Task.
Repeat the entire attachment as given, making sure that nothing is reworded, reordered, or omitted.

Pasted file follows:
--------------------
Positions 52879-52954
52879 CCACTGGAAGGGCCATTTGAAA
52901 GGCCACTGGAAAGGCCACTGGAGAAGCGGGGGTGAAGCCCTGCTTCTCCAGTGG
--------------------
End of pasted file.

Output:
Positions 52879-52954
52879 CCACTGGAAGGGCCATTTGAAA
52901 GGCCACTGGAAAGGCCACTGGAGAAGCGGGGGTGAAGCCCTGCTTCTCCAGTGG